Nearly 400 ethnic Mongolian former students in China’s northern Inner Mongolia Autonomous Region have protested in front of a government building after authorities reneged on an agreement to provide them with jobs, an overseas rights group said, in the latest show of unrest in the region.
Graduates of the Tongliao Normal (Teacher’s) School, many of whom matriculated between 1998 and 2003, gathered at the doors of the Tongliao Municipality Government building on July 18, demanding a meeting with the governor of the municipality, according to the U.S.-based Southern Mongolia Human Rights Information Center (SMHRIC).
“During the protest, representatives from the protesters attempted to walk into the government building … but they were immediately stopped by police and security personnel,” SMHRIC said in a statement.
The rights group said it received a written communication from the protesters claiming that before their enrollment, all students were required to enter into an agreement with the banner (prefectural) government educational bureau and the local schools to guarantee that they would work for the school after their graduation.
But according to the protesters, of the more than 2,500 graduates between 1998 and 2003, the majority never received offers of employment.
“Except for very few Chinese students who had connections and money, all of our Mongolian students have never been offered any employment opportunity,” SMHRIC quoted a protester surnamed Altan as saying in a telephone interview.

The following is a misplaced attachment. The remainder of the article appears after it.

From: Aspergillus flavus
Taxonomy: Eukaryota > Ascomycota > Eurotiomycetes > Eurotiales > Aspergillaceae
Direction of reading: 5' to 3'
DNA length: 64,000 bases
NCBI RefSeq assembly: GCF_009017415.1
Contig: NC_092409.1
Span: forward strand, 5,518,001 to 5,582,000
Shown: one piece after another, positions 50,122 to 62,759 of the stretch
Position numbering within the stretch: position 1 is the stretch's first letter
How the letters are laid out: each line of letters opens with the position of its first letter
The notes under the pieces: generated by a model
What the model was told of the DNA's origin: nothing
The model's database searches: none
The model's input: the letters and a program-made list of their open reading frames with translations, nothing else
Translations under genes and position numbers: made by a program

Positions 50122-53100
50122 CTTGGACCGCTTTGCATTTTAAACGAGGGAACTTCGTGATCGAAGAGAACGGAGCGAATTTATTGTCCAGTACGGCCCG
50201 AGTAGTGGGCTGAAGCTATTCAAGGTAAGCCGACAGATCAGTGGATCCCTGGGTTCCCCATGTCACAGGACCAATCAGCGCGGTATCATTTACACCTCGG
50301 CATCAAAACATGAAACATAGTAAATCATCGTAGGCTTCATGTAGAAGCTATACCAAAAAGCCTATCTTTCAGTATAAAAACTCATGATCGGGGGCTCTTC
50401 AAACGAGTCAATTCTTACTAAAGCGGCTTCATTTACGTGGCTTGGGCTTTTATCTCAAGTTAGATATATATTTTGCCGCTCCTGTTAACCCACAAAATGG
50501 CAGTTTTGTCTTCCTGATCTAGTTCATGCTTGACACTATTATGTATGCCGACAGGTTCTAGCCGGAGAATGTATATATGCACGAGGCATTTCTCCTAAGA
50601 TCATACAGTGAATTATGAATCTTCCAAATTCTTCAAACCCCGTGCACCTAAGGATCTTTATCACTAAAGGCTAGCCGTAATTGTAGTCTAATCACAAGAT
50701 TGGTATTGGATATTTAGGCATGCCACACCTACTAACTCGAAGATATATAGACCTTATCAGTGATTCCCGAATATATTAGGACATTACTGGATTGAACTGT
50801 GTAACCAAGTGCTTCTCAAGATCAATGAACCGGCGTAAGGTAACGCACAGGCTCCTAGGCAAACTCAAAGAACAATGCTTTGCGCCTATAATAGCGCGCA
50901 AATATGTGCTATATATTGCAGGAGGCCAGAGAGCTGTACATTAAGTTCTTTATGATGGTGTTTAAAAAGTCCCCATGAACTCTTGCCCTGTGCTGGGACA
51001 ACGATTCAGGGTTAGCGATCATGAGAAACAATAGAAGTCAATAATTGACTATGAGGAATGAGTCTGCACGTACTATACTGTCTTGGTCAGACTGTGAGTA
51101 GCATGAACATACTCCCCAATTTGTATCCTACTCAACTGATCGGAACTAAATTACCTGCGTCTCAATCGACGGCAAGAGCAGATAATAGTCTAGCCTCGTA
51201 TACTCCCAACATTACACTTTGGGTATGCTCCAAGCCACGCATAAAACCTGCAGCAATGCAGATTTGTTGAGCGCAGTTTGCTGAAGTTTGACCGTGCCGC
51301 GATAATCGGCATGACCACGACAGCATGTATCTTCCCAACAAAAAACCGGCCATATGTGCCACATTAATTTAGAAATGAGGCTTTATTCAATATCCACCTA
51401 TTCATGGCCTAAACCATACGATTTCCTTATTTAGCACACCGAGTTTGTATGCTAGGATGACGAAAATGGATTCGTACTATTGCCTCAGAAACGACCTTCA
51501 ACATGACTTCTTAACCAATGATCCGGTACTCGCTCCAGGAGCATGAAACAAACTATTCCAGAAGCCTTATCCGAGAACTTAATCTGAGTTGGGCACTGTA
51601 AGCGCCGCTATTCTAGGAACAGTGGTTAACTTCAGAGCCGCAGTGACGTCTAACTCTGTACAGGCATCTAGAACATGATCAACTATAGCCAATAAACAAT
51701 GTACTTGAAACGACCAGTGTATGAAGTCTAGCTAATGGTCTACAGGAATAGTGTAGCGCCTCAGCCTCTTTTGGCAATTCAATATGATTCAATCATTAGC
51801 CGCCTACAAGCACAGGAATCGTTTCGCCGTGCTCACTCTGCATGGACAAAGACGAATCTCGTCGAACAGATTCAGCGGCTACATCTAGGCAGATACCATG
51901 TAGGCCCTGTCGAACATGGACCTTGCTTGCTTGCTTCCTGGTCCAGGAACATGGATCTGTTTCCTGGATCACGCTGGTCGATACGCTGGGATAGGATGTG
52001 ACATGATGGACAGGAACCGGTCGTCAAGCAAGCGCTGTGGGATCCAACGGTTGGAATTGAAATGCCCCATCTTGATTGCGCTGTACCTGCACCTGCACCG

“The government lied to us. They are breaking their promises and denying our rights to employment.”
The former students said they have petitioned the banner government and the Tongliao Municipal Government several times since 2008, but have only been told to “wait” in response.
Last October, more than 100 female graduates who held a sit-in protest in front of the same municipal government building were severely beaten by police, SMHRIC said.
The rights group quoted an anonymous Mongolian protester who said the former students had petitioned the government “dozens of times.”
“This July alone, we have already been there to protest three times separately on July 4, July 11, and July 18. We are frustrated and have lost faith with the authorities,” the protester said.
The principal of Tongliao Normal School, surnamed Buyan, said that the government could not fulfill its promise because the consolidation of rural Mongolian schools, coupled with an increased drop-out rate, led to the elimination of a large number of teacher positions.